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Reviewed by Anne-Marie Reynolds for Readers' Favorite
Justice Perverted: How The Innocence Project at Northwestern University's Medill School of Journalism Sent an Innocent Man to Prison by William B Crawford is a true story. Anthony Porter was convicted of a brutal double murder in 1983. The victims were Marilyn Green and Jerry Hillard, both shot at point blank range several times while sitting in the bleachers near the swimming pool at Washington Park. Fifteen years later, in 1998, just 50 hours from the time of his execution, Antony was granted a stay, pending the results of a hearing on his mental competency. It was at this point that David Protess, a professor of Journalism, and his group of Northwestern University Innocence Project students decided to get involved with Porter’s cause, effecting his subsequent release from prison. Shortly after this, a Milwaukee resident by the name of Alstory Simon was convicted of the murders. Unfortunately, that is not where the story ended. Simon has since been released and cleared of all charges, and is now pursuing legal action against the Innocence Project and David Protess for more than $40 million. This is the story of how Simon came to take Porter’s place in prison.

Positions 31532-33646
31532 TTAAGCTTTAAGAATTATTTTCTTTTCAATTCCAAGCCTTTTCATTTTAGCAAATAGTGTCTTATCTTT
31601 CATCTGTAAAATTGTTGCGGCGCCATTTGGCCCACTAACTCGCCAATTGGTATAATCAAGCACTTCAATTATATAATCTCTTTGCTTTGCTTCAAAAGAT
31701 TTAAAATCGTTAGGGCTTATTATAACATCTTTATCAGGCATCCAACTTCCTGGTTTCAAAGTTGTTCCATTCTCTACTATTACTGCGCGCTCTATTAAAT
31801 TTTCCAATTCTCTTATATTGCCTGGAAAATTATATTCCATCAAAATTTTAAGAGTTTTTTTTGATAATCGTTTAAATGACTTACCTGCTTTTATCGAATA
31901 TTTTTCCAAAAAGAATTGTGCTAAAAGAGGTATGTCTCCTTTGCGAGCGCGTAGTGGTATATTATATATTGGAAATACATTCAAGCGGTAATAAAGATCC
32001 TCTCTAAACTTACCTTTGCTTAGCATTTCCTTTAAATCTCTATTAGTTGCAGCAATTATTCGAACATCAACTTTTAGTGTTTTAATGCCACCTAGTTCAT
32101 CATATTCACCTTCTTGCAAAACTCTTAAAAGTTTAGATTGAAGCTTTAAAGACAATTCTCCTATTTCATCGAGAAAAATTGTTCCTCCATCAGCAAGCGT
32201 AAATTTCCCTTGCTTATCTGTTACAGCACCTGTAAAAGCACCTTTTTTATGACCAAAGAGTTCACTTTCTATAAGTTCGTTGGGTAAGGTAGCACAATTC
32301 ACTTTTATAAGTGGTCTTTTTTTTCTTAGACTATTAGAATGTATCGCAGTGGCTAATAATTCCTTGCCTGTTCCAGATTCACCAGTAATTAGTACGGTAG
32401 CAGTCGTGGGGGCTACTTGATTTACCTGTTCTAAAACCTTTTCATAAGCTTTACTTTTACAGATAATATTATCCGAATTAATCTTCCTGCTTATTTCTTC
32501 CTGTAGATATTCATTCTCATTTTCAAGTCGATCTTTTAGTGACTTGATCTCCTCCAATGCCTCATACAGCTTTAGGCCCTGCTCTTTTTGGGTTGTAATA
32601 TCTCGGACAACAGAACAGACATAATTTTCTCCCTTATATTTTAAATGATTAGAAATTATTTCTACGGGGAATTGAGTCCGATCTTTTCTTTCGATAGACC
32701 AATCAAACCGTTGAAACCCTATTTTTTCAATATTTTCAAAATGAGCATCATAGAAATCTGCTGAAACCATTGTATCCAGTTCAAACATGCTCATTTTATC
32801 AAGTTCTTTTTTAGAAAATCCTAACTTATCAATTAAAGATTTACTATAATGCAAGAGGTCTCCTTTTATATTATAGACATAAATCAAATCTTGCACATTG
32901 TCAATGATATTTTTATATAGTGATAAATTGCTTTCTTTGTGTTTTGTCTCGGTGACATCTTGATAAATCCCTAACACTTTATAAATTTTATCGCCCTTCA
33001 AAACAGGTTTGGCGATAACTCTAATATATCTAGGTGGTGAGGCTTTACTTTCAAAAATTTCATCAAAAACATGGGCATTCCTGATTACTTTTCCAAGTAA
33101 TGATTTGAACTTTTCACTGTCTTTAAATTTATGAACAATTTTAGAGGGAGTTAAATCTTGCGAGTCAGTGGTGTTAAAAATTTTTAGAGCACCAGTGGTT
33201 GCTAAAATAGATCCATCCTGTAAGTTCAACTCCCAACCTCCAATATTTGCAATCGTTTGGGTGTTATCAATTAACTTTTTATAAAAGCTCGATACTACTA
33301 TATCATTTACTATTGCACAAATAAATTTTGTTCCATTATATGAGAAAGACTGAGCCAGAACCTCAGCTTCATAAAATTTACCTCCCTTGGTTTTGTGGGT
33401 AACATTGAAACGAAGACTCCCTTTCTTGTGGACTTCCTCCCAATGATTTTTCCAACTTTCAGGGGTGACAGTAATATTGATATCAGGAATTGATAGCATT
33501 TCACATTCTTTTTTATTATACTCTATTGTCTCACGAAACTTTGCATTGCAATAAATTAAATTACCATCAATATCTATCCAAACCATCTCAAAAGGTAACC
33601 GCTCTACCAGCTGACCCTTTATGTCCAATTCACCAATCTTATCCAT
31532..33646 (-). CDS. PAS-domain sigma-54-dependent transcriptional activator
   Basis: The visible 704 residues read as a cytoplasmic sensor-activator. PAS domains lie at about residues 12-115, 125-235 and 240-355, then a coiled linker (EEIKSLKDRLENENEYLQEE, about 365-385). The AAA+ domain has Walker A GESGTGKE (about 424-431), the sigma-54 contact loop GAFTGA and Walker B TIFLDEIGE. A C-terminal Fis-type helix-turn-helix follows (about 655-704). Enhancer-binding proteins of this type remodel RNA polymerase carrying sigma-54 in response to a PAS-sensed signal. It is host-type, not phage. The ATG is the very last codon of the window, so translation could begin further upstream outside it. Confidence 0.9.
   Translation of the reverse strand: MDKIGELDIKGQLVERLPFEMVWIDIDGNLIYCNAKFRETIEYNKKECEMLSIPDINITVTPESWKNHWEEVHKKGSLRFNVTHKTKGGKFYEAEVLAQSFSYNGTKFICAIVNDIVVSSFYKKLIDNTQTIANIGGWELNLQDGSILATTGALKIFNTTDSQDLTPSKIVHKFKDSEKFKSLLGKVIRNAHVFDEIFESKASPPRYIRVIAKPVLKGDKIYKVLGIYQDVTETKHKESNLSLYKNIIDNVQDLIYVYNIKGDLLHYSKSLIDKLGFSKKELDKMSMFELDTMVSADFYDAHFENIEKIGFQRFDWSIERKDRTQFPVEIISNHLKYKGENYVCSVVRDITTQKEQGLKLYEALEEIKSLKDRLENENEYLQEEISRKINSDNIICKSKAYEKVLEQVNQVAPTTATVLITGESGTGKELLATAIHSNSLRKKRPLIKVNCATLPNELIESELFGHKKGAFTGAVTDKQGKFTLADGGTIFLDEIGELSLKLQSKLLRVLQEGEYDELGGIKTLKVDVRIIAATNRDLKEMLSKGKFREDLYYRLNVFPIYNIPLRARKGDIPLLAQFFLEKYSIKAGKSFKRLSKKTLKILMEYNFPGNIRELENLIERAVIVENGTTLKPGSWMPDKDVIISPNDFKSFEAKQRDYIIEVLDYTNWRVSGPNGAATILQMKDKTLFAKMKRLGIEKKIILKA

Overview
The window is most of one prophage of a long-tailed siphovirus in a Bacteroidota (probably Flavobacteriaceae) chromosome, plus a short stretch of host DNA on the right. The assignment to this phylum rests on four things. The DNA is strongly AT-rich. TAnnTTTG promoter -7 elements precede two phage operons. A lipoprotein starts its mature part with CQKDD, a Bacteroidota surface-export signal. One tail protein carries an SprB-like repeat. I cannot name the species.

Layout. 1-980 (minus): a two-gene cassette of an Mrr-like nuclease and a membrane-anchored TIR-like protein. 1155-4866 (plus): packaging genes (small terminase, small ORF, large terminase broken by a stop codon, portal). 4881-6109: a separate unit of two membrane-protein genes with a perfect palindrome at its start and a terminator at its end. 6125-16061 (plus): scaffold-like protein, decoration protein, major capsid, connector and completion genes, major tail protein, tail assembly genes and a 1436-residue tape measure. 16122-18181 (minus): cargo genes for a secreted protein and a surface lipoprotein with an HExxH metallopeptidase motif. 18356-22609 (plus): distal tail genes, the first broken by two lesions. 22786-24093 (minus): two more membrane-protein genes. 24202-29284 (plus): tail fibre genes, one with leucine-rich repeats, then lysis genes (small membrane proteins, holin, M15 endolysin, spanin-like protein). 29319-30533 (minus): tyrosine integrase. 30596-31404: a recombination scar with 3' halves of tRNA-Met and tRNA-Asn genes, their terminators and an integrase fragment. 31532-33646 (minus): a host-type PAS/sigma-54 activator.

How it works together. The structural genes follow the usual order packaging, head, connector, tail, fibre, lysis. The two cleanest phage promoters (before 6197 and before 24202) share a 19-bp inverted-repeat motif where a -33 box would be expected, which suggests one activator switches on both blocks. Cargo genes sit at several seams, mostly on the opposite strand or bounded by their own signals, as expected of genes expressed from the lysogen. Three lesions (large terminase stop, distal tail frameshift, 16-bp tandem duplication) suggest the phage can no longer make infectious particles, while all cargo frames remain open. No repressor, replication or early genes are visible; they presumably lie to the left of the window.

Justice Perverted by William B Crawford is a real eye opener. We all know that miscarriages of justice take place on a far too regular basis, but few of us are invited to hear the stories behind them. Thanks to William Crawford, we have been given a rare insight into how the wheels of justice turn, be they forward or backwards. Being a true crime aficionado, I was thoroughly hooked by this story. The footwork and research that has gone into it is phenomenal and it shows as the story unfolds. Crawford has an engaging writing style, drawing a reader in by the intensity of the story and the drip feed of details, written in such a way that you can’t put the book down until it’s read. The story does make you question these so-called Innocence Projects, what drives them, and how they draw their conclusions. It also makes you realize that, more often than not, you really shouldn’t judge a book by its cover. This is a truly compelling book and a thoroughly riveting read.